Putting a stop to the Vikings’ offensive efforts was middle linebacker Derrick Diver. Diver did everything besides take the tickets and pop the popcorn. He’s a throwback linebacker that plays sideline to sideline, making bone-crushing hits. He’s a leader and the heart and soul of West’s defense. Diver is drawing interest from Division I and Division II schools. Memo to all of those schools: offer this kid a scholarship now. You won’t be disappointed. Diver can flat out play. The other defensive standout for TC West was sophomore cornerback Zach McGuire. With really good size (6-1, 180) and good speed, he has potential to become a Division I prospect. McGuire has good cover skills and is a ballhawk.
In the end, TC West’s depth proved to be too much for Cadillac to handle as the Titans pulled away with a big victory. But don’t count Cadillac out just yet. They will be one of the top teams heading into the Division 4 playoffs, but tonight belonged to the Division I Traverse City West Titans.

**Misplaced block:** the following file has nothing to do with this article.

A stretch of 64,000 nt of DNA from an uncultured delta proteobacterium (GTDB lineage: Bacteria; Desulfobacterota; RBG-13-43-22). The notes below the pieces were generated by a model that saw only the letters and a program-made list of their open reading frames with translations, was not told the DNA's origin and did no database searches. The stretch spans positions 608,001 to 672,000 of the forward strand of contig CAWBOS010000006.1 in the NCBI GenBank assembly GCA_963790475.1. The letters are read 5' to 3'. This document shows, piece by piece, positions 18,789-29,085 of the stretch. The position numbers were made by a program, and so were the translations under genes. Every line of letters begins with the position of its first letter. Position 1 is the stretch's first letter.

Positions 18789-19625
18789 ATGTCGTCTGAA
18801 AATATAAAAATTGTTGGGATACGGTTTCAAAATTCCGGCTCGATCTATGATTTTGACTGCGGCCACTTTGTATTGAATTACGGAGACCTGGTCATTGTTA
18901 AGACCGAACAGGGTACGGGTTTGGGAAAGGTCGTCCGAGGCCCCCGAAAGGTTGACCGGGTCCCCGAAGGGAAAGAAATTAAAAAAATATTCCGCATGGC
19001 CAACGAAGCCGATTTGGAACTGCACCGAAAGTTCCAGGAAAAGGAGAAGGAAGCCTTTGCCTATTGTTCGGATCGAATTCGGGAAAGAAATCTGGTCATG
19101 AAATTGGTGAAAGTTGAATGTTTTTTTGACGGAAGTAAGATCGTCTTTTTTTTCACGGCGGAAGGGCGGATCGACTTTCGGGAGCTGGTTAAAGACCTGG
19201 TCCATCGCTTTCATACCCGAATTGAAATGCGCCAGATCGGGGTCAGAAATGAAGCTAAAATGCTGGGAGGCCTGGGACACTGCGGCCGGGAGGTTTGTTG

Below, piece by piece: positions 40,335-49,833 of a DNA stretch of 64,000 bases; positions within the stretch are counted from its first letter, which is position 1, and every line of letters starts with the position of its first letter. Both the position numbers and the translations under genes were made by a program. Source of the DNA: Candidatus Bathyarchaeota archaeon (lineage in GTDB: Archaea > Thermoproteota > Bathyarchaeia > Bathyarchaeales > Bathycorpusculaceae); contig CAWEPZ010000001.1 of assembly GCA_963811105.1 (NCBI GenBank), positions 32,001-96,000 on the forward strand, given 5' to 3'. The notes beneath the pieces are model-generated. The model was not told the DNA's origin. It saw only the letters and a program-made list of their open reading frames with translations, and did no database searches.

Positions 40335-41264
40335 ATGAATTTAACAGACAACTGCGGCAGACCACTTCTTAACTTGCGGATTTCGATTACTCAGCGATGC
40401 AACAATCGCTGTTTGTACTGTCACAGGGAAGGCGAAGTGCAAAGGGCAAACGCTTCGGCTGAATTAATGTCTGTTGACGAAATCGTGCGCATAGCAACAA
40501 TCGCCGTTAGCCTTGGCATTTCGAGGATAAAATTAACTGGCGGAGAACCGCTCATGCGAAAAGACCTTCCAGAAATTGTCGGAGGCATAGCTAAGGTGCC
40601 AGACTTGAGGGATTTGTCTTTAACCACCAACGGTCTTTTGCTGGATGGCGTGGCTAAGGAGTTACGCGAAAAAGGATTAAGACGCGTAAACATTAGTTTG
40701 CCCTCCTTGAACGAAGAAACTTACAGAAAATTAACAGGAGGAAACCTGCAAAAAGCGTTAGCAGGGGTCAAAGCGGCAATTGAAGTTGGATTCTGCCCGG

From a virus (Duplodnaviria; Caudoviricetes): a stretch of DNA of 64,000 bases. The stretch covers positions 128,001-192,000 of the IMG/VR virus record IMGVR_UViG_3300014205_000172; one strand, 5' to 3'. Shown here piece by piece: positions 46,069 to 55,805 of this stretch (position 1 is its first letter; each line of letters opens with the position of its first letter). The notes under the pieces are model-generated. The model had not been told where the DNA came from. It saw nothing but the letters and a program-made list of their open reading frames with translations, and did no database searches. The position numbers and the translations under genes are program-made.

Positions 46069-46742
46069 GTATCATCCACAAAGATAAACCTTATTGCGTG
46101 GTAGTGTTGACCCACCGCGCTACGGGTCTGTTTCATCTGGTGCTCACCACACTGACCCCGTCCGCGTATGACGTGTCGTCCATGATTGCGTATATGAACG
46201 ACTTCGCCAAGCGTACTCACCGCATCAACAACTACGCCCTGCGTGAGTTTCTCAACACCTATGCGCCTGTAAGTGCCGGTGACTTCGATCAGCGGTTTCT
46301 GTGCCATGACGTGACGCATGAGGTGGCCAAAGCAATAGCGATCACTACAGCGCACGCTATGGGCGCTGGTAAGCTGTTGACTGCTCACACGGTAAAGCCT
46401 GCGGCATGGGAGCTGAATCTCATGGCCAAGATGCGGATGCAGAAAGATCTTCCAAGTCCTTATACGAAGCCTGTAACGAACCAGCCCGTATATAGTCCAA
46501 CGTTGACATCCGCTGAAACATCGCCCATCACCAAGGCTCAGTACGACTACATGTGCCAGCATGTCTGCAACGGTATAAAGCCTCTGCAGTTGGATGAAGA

Caledonia @ Grand Rapids Christian
This is the kickoff week for intra-league play in the O-K White, which looks like the strongest conference in the Lake Michigan area. Caledonia, 4-0, is the only unbeaten team in the mix. How long will that last? Against winning teams, Caledonia slipped past resurgent Mona Shores 22-19 (or just “surgent”, as Mona’s rarely been very good) then beat “undefeated” Grandville last week 14-7. So, while the Scots’ defense is allowing under 10 points a game, those stats are built with wins over helpless Holland and Middleville.
Conversely, there’s been on fat on GR Christian’s table. After the Eagles’ 42-34 loss at nationally-ranked Cincinnati Moeller, they’ve gone on a rampage, destroying Kenowa Hills 43-0 and Hudsonville 59-13.